A sumptuously presented 'Zee-fackel' from the library of F.C. Koch
By KEULEN, Johannes van , 1682

De Nieuwe Groote Lichtende Zee-Fackel Behelsende ‘t Eerste, ‘t Tweede, ‘t Darde, ‘t Vierde, Vijfde of ‘t Laetste Deel … beschruvinge, van alle bekende Haavens … door J. van Loon, en C.J. Vooght.

  • Author: KEULEN, Johannes van
  • Publication place: t'Amsterdam
  • Publisher: Gedruckt by Johannes van Keulen, Boeck en Zee-Kaart-Verkooper, aen de Oost-zyde van de Nieuwe-Brugh, in de Gekroonde Lootsman
  • Publication date: [1682]–1689.
  • Physical description: Folio (555 by 340mm), five parts in one volume, Dutch text, printed general title, dated 1689, engraved allegorical titles (after Johannes van Luyken) in Parts I, II, and V, second allegorical title tipped-in to size at foot, dedication and address to reader, and 137 double-page engraved mapsheets in fine contemporary hand-colour, several heightened with gold, numerous woodcut coastal profiles and smaller detail charts in the text also hand-coloured, small hole in one chart, occasional offsetting or slight browning, original publisher's vellum, panelled in gilt with foliate roll-tooled border, corner pieces, central gilt foliate device incorporating armillary sphere, gilt edges.
  • Inventory reference: 1023


Johannes van Keulen established himself in Amsterdam in 1678 and, in 1680, he obtained a privilege from the States General of Holland and West Friesl and allowing him to print and publish maritime atlases and shipping guides. This privilege, which protected against the illegal copying of printed material, was especially important for the cartographer’s atlases, produced with extensive initial costs. Van Keulen named his firm “In de Gekroonde Lootsman” (“In the Crowned Pilot”), and began collaborating with cartographers Claes Jansz. Vooght and Johannes van Luyken. In 1681 the ‘Nieuwe Lichtende Zee-Fakkel’ appeared, a five volume atlas for which Vooght compiled the maps and which was illustrated by Johannes van Luyken. The ‘Zee-Fakkel’ made Johannes van Keulen famous and was published in five volumes between 1681 and 1684, with over 130 new charts. Van Keulen’s son, Gerard van Keulen (1678–1726), continued his work and produced new editions of the various volumes. His grandson, Johannes II van Keulen (1704–1755), published a new edition of the volume, with maps of Asian waters, in 1755. The lineage of mapmakers saw yet another member of the Van Keulen legacy with great-grandson Gerard Hulst van Keulen (1733–1801), who occupied himself with the last editions of the ‘Zee-Fakkel’.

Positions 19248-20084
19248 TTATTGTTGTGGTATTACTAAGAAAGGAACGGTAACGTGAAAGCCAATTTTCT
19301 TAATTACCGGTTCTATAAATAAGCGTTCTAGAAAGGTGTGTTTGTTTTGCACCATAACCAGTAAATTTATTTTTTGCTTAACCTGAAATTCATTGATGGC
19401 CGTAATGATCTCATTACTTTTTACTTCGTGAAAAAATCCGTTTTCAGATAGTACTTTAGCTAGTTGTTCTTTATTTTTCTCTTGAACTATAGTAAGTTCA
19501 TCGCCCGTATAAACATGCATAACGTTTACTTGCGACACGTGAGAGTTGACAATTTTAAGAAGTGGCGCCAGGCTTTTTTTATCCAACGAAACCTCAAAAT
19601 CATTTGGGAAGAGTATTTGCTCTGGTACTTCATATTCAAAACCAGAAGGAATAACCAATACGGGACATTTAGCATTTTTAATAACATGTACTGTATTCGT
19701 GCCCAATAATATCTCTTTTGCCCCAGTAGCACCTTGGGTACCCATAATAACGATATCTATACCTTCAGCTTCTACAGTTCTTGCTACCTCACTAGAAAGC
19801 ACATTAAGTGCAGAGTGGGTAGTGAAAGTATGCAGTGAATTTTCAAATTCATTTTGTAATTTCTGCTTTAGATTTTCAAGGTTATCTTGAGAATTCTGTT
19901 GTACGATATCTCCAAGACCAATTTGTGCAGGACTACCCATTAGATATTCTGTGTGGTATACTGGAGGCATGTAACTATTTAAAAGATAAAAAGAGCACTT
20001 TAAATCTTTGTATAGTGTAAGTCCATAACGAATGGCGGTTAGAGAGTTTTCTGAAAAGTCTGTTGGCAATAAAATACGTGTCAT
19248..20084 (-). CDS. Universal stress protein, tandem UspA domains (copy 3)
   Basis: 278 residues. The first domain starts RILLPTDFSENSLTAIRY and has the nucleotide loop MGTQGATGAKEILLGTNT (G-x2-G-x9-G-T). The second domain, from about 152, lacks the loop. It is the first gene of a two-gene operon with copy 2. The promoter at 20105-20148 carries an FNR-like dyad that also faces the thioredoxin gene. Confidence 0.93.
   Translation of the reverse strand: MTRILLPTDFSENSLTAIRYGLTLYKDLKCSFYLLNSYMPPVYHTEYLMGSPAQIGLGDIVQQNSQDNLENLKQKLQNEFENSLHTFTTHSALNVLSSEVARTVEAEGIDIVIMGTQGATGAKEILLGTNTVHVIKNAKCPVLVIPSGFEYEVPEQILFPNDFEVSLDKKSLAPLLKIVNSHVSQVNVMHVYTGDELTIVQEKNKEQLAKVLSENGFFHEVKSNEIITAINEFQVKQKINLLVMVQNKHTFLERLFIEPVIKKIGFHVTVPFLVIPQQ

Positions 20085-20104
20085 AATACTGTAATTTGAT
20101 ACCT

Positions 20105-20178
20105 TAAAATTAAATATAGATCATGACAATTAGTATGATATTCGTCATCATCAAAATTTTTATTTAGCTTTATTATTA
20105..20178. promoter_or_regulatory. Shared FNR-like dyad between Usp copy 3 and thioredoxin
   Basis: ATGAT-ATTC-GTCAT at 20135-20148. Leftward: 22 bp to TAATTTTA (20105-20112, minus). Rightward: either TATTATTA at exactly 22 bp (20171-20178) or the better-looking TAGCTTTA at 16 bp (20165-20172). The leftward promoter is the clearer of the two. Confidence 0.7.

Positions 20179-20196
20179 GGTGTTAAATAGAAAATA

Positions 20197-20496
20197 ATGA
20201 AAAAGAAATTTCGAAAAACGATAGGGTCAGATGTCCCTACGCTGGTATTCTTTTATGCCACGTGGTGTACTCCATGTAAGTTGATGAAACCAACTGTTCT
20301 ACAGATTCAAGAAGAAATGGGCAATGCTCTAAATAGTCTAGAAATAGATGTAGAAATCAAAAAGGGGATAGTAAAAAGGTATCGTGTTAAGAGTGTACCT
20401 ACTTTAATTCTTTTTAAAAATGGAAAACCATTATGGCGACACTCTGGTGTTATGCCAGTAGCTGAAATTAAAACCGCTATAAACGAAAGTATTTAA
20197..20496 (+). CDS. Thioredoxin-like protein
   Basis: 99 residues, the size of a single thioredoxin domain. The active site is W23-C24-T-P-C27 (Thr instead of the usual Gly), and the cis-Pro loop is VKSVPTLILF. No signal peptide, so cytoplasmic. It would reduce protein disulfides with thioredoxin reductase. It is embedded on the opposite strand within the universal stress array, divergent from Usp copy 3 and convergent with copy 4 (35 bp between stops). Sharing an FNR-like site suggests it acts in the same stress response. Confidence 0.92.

The atlas is justly famous for its fine vignettes, mostly by van Luyken, depicting regional costume, customs, flora and fauna. Geographically, the ‘Zee-Fackel’ is of particular interest for its mapping of the Americas. It includes detailed charts of Dutch interests in Surinam, Guiana, and the Caribbean, a large-scale and hopelessly inaccurate chart of the Bahamas, and one of the earliest obtainable coastal charts of New England: a detailed chart of Cape Cod, including, curiously, a palm tree-inspired cartouche. Further, Van Keulen was one of the first chartmakers to incorporate Augustine Hermann’s landmark mapping of the Chesapeake from 1673, even to the extent of utilizing Hermann’s symbols for the plantations along the bay and various rivers.
The atlas is also noteworthy for its coverage of the Archangel and the White Sea, which reflects the growth of Dutch trade and interest in the region during the mid to late seventeenth century.

The contents of the present example correspond closely with that of the 1689 atlas in the Maritime Museum in Rotterdam and collates as follows:

— Part I: Northern Europe and the Arctic Circle; 33 charts, Koemam 34B including the world map by de Wit (Shirley 444, 1st state) and 32 charts of Northern Europe.
— Part II: Western Europe; 39 charts, Koeman 58B, including the additional map ‘Paskaarte van de Zuyder-zee met alle des Zels inkomende Gaaten …’ which Koeman first records as appearing in the edition of 1704 (Koeman, Keulen 64).
— Part III: Mediterranean; 17 charts, Koeman 87C.
— Part IV: North America and the West Indies; 24 charts, Koeman 109C with the addition of one map from part V: ‘Pascaarte van de Noorder Zee custen van America’.
— Part V: Africa and South America, the East Indies and the Pacific; 23 charts, Koeman 123C.


Bookplate of F.C. Koch, a famous Dutch book collector and historian whose library was sold at auction by Hauswedell and Nolte in Hamburg in 1974.


  1. Koeman, Keu 34B, 58B, 87C, 109C, 123C
  2. Papenfuse, Edward C. and Joseph M. Coale III, The Maryland State Archives Atlas of Historical Maps of Maryland 1608–1908, Baltimore: The Johns Hopkins University Press, 2003, p. 25.

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